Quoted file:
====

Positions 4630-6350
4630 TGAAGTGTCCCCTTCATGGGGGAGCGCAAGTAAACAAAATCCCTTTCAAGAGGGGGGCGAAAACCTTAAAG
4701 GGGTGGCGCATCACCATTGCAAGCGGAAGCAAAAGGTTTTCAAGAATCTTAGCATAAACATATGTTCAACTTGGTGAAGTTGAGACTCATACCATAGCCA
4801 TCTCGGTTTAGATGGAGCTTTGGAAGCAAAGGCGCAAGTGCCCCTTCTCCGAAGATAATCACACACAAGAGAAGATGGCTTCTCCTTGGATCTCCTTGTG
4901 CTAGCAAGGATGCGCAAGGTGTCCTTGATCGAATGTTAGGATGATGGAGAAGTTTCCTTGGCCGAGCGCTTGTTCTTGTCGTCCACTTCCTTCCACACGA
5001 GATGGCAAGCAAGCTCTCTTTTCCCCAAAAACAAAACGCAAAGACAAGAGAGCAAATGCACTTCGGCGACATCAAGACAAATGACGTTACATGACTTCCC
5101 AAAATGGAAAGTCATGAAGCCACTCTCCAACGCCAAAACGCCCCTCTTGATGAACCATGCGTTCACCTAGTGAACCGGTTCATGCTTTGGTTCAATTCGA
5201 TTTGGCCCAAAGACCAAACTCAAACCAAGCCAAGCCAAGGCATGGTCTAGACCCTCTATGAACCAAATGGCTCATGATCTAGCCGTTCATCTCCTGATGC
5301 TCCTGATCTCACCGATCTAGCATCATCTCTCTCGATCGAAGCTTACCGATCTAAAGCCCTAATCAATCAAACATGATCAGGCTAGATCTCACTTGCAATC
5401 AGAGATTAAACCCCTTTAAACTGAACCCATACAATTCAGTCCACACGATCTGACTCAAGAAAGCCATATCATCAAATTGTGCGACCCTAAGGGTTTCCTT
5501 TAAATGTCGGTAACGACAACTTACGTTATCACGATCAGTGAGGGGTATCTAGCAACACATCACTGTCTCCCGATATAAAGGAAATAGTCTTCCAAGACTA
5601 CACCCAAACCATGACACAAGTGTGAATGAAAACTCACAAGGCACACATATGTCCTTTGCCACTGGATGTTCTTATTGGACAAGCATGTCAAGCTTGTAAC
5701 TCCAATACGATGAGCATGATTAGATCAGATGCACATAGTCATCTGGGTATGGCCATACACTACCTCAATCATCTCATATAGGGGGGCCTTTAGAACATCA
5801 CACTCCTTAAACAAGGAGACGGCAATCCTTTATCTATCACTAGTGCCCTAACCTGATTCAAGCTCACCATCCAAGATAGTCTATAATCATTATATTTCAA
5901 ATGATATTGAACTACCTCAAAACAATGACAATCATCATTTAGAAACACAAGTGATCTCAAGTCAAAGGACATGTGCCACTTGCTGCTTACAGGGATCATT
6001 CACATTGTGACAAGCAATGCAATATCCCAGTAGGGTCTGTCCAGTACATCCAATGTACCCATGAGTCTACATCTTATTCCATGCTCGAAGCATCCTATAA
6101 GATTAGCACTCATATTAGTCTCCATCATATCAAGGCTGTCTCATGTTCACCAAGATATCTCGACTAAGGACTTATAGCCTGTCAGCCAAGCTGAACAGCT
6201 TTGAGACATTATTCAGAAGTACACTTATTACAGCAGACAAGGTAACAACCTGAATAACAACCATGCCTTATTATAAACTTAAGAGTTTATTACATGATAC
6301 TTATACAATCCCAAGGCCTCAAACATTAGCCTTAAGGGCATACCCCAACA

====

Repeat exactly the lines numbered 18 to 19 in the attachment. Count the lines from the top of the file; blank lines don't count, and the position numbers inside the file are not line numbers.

6201 TTGAGACATTATTCAGAAGTACACTTATTACAGCAGACAAGGTAACAACCTGAATAACAACCATGCCTTATTATAAACTTAAGAGTTTATTACATGATAC
6301 TTATACAATCCCAAGGCCTCAAACATTAGCCTTAAGGGCATACCCCAACA